Agency strategists from RBS Greenwich Capital last week downplayed the chances for Fannie Mae and Freddie Mac privatization. They believe that the potential for the GSEs to end their charters at this time is unlikely considering that neither agency is current with their financials. Also, Fannie Mae's subordinated debt is now on negative watch by both Standard & Poor's and Fitch Ratings. Furthermore, the agencies still have the ability to benefit from the arb as run-off is replaced.
"We think that the review of the charter's value is likely conducted in the normal course of business," wrote the strategists. Additionally, talk of privatization is really nothing new. Most market participants believe that the GSE debt outstanding would be defeased to the U.S. Treasury and the process would be conducted over several years.
Previous speculation about privatization has usually been driven by the government sector. The Federal Reserve, The Department of the Treasury, and the Bush administration have been trying to distance themselves from the perceived risks in the balance sheets of these agencies in the last six years. This has been reflected in the persistent talks of removing the GSEs' Treasury lines of credit, the President no longer appointing Board members, the push for portfolio limits, as well as the different studies commissioned to examine the benefit of the funding advantage to the shareholders, versus the benefit to homeowners and the risk to taxpayers, the RBS Greenwich strategists said.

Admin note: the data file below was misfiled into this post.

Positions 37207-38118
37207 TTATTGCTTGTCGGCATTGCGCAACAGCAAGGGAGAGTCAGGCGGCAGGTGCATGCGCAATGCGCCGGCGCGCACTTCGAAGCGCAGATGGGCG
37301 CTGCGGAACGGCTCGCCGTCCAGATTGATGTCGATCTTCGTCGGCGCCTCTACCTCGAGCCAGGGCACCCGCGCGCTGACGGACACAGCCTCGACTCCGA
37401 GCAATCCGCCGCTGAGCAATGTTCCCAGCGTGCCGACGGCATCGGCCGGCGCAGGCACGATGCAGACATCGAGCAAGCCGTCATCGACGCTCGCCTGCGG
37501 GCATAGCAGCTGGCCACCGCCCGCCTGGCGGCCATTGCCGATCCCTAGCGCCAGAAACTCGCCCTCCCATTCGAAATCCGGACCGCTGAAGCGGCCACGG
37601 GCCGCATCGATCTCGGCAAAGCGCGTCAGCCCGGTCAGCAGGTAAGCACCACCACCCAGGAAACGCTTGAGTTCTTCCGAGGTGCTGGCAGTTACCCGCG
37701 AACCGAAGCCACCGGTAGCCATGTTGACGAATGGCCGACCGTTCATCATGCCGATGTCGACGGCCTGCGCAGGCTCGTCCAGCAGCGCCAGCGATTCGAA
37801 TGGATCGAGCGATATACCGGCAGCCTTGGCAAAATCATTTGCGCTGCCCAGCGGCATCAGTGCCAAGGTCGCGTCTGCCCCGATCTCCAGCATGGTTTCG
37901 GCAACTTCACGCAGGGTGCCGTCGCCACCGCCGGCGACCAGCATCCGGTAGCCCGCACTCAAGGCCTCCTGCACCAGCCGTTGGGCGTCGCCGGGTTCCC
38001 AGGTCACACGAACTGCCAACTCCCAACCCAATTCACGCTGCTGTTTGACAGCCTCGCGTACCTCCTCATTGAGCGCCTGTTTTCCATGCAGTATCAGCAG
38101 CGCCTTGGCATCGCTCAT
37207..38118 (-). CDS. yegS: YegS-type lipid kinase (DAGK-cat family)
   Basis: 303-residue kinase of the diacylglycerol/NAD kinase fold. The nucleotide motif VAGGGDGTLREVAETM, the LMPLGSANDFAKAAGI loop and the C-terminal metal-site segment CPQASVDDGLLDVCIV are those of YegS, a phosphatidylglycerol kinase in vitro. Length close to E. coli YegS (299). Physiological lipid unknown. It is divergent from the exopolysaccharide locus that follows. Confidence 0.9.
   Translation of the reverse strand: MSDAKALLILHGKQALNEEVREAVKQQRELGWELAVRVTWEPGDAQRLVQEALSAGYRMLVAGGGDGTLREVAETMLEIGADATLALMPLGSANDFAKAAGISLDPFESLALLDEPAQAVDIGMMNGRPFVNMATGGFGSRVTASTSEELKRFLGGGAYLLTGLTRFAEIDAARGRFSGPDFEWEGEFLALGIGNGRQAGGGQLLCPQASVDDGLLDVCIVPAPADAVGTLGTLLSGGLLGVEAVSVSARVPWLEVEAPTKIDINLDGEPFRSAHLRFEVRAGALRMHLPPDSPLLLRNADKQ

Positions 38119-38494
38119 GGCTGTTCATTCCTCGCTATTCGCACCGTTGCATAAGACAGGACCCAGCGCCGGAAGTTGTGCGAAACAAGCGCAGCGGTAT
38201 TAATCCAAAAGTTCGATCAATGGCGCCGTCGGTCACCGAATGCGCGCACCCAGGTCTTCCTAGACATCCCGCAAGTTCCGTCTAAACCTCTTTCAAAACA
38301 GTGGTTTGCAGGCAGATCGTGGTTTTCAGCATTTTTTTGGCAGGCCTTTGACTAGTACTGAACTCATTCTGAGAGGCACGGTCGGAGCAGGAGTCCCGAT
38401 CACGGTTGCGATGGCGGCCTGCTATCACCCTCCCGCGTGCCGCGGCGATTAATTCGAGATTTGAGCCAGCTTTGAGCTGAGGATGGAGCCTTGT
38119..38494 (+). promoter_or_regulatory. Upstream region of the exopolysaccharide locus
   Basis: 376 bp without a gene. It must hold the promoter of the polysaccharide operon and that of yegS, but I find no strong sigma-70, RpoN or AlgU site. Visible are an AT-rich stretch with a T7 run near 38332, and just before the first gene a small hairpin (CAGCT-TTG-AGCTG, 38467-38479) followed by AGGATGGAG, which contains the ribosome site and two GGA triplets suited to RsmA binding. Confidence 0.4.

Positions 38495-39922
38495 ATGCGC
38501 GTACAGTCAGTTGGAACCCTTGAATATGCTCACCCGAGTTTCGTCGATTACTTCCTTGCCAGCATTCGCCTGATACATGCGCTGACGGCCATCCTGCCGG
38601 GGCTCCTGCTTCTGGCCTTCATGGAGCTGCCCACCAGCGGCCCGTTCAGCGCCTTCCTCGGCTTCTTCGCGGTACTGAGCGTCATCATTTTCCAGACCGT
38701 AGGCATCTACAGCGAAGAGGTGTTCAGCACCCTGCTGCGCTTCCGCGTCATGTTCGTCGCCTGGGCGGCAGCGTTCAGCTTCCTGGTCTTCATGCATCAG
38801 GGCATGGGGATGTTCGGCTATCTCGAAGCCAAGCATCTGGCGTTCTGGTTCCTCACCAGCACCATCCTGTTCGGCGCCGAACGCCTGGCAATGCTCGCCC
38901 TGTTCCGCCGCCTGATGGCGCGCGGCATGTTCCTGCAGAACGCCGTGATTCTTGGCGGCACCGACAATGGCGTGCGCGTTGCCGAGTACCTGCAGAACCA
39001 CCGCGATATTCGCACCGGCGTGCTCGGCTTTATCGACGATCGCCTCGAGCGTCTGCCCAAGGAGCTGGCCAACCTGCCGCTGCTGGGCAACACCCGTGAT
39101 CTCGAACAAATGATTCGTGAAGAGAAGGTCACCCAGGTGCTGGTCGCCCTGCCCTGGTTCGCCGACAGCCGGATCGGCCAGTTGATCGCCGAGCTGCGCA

Previously, the GSE portfolios were not limited and Fannie Mae and Freddie Mac were able to take advantage of the arbitrage between MBS and agency debt as valuations dictated. However, the portfolio growth limits and capital constraints have recently hindered this ability, negatively impacting the value of the charters from both Fannie Mae's and Freddie Mac's perspective. Additionally, having to comply with the difficulty of being a quasipublic/private company with increased disclosures, Security and Exchange Commission registration of the equity, and restrictive regulation brings into question the value of GSE status. However, despite these challenges, the GSE status still offers benefits to both agencies, particularly given the financial reporting delays, RBS Greenwich Capital analysts said.
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